Slack, the latest unexpected (and a little disgusting) food trend

Slack the latest unexpected and a little disgusting food trend

  • News
  • Posted on 02/16/2021

    2 min read

    Among the trends that we had not seen coming, here is the one … slack. Yes, the flask takes its ease on our plate. If Asians love it for its taste, it has found its place in Europe among designers.

    Since the craze for “Yummy” by Justin Bieber, let it be said, culinary slack has been on the rise. In the clip viewed more than 570 million times, we see the young man stuffing himself with trembling pancakes, flabby jelly and even pricking a piece of jelly cake from his neighbor’s plate. The Covid has made us somewhat limp, like our morale and, now, our food. This madness for the slack began on TikTok in January 2020. The “jelly fruits challenge” brought together tens of thousands of Internet users who were filmed biting dripping candies.

    Filming yourself eating is not entirely new. Already in 2019, many YouTube channels relayed the culinary exploits of Koreans. The latter ingesting enormous amounts of food. These chains are called “Mukbank”. On Twitch, some have even made a career out of it, to the point of getting paid to eat sometimes surprising products, like live octopus. Sensitive souls refrain.

    “And then she moves”

    In France, the trend was spotted by Stylist. The magazine asked chef Alix Lacloche about this: “It’s not so much the taste, even if it can be very good, but rather the form that is put forward. jelly has this great advantage of being malleable, there is a childish and playful side that makes you feel like you’re having fun with plasticine. We can play on transparency, colors, sculpt it, but also lock other foods inside, in the form of letters and flowers. And then she moves, she is in motion, which is quite fascinating and mesmerizing, “enthuses the chef. In 2020, the 35-year-old young woman had developed” flamby “, small colorful and soft pastries.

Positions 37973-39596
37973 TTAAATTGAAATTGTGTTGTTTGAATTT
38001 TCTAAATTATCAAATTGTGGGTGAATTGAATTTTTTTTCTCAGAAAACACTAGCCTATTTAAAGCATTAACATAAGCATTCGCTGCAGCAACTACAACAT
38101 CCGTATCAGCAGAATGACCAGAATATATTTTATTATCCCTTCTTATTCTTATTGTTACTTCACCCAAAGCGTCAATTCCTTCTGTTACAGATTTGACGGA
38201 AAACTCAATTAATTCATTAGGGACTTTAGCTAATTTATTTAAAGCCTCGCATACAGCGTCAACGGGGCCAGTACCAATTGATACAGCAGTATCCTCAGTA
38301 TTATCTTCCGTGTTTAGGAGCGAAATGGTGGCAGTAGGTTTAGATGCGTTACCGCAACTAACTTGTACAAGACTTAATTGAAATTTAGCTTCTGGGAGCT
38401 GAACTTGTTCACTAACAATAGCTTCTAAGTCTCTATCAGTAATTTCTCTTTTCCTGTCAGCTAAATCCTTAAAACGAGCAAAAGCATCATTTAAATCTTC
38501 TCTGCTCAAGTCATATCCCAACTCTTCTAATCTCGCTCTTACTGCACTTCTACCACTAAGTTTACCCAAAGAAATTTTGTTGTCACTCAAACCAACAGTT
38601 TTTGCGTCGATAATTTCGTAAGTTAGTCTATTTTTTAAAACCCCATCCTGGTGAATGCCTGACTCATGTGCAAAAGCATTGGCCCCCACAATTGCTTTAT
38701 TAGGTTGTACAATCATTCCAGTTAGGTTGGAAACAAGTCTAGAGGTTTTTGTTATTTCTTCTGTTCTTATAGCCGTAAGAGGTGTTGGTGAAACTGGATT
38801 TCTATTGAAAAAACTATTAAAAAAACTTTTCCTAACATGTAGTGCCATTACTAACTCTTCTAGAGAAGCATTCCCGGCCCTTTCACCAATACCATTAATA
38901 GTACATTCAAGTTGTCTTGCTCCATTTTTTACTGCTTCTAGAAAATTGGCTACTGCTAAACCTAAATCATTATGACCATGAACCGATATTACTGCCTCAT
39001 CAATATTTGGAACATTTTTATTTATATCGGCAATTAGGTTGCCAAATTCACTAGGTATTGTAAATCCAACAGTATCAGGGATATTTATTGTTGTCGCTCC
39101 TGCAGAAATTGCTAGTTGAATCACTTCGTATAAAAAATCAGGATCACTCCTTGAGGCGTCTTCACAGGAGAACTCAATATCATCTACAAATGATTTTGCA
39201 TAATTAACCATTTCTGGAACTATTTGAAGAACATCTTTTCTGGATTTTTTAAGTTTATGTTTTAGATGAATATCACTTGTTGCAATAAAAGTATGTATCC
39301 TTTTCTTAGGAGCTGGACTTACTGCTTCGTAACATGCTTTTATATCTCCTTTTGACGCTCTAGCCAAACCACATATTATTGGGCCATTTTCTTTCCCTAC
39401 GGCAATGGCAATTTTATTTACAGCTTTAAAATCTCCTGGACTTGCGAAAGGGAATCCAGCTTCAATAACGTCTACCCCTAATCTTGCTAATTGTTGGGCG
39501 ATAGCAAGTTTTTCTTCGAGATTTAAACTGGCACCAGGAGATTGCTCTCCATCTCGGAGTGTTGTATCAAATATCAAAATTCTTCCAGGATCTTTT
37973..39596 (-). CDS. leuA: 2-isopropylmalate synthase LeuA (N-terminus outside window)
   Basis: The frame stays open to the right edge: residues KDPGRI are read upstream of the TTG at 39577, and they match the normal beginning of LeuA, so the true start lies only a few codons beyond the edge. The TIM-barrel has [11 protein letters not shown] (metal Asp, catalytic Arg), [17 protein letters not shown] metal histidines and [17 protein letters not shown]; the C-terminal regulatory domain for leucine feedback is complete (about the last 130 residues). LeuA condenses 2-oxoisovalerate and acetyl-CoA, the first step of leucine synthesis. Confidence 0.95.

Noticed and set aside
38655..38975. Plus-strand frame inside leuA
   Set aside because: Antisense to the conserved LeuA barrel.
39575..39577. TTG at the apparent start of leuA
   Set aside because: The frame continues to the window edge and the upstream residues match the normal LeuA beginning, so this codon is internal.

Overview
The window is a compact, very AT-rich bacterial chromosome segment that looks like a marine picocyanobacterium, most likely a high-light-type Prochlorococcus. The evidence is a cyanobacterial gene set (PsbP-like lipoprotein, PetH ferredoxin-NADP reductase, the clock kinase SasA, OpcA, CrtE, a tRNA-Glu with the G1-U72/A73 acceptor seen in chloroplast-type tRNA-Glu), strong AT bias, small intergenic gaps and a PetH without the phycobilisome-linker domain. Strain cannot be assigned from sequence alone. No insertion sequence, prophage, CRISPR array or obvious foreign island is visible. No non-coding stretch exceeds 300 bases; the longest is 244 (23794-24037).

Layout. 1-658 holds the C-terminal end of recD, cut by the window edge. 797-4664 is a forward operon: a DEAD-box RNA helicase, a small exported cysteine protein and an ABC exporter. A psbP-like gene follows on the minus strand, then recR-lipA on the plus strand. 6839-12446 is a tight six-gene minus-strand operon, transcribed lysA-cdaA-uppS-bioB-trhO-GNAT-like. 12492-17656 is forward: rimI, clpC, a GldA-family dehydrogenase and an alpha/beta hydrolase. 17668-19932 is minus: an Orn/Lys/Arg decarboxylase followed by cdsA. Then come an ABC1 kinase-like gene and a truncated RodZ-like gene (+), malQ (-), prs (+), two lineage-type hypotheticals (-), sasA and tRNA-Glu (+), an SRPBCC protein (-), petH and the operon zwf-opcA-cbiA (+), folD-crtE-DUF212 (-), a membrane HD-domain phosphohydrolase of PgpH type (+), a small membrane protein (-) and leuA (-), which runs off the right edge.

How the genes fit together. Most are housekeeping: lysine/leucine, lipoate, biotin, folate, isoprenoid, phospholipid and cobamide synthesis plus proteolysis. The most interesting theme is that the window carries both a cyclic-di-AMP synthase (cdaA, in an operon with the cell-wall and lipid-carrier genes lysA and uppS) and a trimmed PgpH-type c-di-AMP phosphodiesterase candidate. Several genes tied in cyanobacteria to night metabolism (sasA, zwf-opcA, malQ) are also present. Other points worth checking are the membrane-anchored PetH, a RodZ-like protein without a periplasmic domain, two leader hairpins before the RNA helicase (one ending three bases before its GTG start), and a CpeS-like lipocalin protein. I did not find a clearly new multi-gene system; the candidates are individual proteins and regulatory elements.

The French chef is far from being the only one to have distinguished herself in the discipline of softness. In the United States, the “jelly cakes” trend was spotted by the avant-garde American culinary magazine Munchies. We discover the surprising works of Hong Kong artist Kiki Chuen halfway between grandmother’s cameo and cupcakes for tea. His latest creation? A heart surmounted by a cherub.

    Food arty

    Many food designers have tried the soft trend. Like the aptly named “Bad Test”. This American company offers soft or single-colored products for events or graphics on the plate, or sometimes both. Riding not only on the taste aspect of the food, but also on the styling. From there to making the link with art, there is only one step. Though…